The butterfly has bright orange, brown and yellow markings
Volunteers have been recruited to help spot a rare butterfly which is very choosy about its diet and habitat.
The marsh fritillary is critically rare and can only be found in wetlands in the north and west of the UK. In Wales this means only parts of the Llŷn Peninsula and Anglesey.
"They're the equivalent of the panda in that they're doing their best to get extinct," said Dave Thorpe of the Environment Agency Wales.
Emerging as a butterfly each June, the marsh fritillary is in the caterpillar stage during the autumn.
In October a group of volunteers joined Dave on an outdoor lesson in how to spot and count the tiny creatures.
"Firstly, we check for their food - devil's bit scabious," said Dave, who led a day out at the Cors-y-Wlad reserve near Clynnog Fawr in Gwynedd.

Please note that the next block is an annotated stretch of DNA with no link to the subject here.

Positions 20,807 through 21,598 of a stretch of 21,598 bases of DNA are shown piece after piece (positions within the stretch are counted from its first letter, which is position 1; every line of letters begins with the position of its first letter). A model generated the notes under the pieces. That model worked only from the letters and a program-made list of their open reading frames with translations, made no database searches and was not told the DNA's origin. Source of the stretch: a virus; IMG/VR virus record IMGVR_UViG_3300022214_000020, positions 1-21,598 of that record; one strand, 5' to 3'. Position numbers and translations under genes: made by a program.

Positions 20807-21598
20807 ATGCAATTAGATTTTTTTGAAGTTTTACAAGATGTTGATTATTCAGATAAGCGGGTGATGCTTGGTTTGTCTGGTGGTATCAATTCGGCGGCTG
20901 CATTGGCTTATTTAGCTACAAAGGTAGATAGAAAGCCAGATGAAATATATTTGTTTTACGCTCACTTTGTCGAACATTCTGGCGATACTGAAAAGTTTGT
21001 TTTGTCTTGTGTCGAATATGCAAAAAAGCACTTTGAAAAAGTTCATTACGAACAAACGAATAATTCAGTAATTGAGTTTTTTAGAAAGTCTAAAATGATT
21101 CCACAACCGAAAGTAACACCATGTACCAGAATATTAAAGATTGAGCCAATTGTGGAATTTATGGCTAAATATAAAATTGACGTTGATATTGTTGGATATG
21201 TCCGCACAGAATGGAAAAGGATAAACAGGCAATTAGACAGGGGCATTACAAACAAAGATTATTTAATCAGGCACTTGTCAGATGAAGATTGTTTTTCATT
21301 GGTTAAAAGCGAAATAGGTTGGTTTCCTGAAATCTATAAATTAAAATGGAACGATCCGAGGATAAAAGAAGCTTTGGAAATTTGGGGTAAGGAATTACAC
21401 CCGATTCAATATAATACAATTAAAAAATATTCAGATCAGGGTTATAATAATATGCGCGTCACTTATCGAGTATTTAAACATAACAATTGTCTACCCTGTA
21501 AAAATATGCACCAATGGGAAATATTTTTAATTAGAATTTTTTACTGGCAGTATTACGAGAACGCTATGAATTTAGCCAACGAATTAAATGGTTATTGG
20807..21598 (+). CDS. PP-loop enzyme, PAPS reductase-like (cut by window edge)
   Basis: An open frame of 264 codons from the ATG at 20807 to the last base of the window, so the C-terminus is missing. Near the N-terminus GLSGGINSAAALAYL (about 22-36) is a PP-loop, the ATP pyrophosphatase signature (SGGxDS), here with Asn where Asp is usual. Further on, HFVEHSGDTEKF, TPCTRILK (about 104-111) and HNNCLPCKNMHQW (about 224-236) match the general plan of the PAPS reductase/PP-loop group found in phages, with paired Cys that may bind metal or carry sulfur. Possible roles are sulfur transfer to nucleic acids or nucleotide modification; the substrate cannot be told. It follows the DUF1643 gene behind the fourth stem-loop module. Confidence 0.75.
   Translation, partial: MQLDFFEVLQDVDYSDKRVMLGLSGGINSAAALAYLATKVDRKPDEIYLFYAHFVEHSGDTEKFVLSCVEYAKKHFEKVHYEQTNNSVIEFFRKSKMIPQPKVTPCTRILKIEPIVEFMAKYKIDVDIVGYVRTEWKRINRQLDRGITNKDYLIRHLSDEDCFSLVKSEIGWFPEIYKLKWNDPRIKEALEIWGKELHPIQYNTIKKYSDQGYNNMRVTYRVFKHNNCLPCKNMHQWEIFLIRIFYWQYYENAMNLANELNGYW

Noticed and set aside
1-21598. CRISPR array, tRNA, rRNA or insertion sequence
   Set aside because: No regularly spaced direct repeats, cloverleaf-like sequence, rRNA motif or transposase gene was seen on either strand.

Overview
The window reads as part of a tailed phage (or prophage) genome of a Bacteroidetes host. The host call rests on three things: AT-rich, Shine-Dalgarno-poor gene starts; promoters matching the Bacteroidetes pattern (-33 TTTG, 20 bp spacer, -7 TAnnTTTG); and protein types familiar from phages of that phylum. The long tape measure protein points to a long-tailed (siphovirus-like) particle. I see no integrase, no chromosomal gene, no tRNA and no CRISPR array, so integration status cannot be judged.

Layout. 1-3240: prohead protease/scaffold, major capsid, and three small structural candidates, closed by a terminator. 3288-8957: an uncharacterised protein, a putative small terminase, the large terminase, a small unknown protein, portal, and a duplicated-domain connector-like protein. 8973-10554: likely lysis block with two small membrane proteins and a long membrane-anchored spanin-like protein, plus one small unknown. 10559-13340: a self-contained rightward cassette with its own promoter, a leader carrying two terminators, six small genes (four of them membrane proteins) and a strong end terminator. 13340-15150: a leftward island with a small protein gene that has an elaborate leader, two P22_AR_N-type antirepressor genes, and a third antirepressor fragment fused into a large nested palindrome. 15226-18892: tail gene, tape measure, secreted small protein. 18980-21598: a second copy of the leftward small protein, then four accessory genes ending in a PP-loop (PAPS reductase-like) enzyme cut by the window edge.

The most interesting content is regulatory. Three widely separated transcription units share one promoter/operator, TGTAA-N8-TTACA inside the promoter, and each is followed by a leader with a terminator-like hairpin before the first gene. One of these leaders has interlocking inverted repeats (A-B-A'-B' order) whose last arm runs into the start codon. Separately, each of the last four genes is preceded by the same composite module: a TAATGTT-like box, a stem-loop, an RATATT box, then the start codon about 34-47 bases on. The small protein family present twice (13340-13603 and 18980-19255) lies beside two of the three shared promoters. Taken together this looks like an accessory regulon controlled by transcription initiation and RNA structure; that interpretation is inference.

"It's a pretty blue flower. At this time of year, the caterpillars live in colonies, and sit in a web on the plant, much like a spider's web."
The marsh fritillary is in particular danger because it can only feed on this plant, and doesn't fly more than 100 metres in search of more habitation on which to lay its eggs when in butterfly form.
"They need wet grassland grazed by cattle or ponies, but not sheep," Dave explained.
The marsh fritillary's numbers fluctuate greatly according to the weather
"The females lay their eggs as soon as they emerge on the nearest devil's bit scabious plant.
"But they're rather lazy, and very reluctant to fly unless it's hot, sunny weather, so they're not easily able to colonise new sites."
Volunteer training days have been arranged by Gwynedd Council over the past two years.
Dave Thorpe suggests anyone who does spot the caterpillar of the marsh fritillary should contact
, the body which records plant and animal life in north Wales.
He recommends sending photos of animals or plants you can't identify to
, where experts are on hand to help identify them.